Douglas and Mitchum had appeared in The List of Adrian Messenger (1963) but not in any scenes together, making The Way West their first on-screen reunion since Out of the Past (1947). According to Lee Server's biography Robert Mitchum: Baby, I Don't Care, Douglas's ego created some tension. "Kirk was arrogant and rude to everybody," remembered assistant director Terry Morse. "He wanted everything his way." Co-star Harry Carey, Jr., concurred, calling Douglas "a pain in the neck. He tried to take over the thing at some point. Widmark got furious at it, very agitated. He screamed, 'You're not directing this go***mn movie!' Really raised hell with Douglas. Bob just laughed at it."
The easygoing Mitchum, in fact, ended up stealing the show from his fellow stars with a laid-back, relaxed performance, even though he was essentially just playing himself. McLaglen recalled how he cast Mitchum: "I went to have lunch with Mitchum and Harold Hecht, the producer. Kirk Douglas was signed to the part of the senator. And we flat-out said to Bob, 'Which part do you want? The husband or the scout? Take either part, whichever you want.' And all during lunch he wouldn't say, just 'I don't care; I don't care.' So what the hell, we gave him the part we thought he was best for, the scout. And he shrugged, and I'm awfully glad it worked out the way it did, because Widmark was perfect for the other part and Mitchum was perfect for the scout."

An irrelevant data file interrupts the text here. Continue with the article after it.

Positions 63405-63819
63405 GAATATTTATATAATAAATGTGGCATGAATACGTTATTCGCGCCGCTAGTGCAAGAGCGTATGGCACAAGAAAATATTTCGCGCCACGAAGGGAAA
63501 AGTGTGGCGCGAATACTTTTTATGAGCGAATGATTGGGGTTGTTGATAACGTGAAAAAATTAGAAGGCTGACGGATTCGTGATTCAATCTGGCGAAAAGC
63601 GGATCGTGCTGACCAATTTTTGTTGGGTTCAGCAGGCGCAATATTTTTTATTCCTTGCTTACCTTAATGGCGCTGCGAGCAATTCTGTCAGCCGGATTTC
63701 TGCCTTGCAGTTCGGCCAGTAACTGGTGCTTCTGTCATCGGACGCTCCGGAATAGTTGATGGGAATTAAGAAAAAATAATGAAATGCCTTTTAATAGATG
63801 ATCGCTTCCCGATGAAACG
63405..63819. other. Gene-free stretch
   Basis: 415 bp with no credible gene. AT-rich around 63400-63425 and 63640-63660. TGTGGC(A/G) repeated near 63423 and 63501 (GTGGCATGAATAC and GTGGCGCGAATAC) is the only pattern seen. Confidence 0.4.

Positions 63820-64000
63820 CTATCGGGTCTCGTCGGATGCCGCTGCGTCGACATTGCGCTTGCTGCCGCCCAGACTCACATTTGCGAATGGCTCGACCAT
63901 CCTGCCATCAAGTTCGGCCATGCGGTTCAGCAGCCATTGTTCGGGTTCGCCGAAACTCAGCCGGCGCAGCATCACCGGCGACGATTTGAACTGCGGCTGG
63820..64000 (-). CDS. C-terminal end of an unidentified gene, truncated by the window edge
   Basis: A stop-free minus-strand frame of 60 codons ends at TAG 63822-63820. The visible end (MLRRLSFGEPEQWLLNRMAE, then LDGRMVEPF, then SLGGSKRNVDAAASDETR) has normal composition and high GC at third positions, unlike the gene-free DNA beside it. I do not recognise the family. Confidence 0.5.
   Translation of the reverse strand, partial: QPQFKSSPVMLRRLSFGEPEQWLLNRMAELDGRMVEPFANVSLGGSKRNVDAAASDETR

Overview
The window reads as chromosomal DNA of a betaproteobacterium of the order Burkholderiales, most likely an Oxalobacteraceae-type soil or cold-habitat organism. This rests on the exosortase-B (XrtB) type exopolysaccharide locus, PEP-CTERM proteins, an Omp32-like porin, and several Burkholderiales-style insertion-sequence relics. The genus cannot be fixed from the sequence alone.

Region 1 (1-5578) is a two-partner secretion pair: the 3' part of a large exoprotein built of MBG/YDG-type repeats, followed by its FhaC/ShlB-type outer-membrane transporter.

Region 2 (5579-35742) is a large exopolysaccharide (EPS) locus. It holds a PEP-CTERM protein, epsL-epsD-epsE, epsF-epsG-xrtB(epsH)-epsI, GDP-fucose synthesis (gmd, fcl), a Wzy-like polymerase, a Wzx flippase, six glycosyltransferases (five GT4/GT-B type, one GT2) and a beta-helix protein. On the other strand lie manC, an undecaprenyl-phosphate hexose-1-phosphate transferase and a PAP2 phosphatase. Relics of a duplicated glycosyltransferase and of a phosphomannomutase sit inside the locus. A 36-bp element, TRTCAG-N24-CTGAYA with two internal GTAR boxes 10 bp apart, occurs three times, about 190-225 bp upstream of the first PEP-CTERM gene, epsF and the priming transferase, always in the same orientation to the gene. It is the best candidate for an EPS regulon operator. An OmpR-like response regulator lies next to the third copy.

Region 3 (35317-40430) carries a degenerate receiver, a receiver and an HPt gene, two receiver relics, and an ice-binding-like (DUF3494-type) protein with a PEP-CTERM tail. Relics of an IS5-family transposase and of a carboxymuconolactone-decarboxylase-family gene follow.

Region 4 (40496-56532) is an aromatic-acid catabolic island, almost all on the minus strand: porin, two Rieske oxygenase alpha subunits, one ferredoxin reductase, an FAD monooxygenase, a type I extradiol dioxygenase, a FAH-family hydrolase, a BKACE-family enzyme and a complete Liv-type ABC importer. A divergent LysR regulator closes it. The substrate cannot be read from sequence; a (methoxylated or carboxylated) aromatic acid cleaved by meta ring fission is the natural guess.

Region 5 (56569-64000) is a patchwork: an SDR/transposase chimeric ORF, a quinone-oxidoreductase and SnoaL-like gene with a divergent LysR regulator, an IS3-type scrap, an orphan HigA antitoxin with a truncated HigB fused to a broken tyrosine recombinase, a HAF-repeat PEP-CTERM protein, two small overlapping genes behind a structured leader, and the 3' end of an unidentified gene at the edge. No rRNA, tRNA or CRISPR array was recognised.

Mitchum's apathy, however, extended all the way to the location. Once there, he was at times more interested in fishing than acting. Terry Morse remembered that Mitchum would cast his fishing line even between takes when shooting along a river bank. "Sometimes he would get so concentrating on the fishing that he would walk away from the set, start moving along downstream. All of a sudden we'd be ready for him and he'd just disappeared. We had to assign a production assistant to keep an eye on him." In another sign of his laid-back nature, according to a separate biography, Mitchum bunked with the wranglers on location while Douglas and Widmark rented private houses.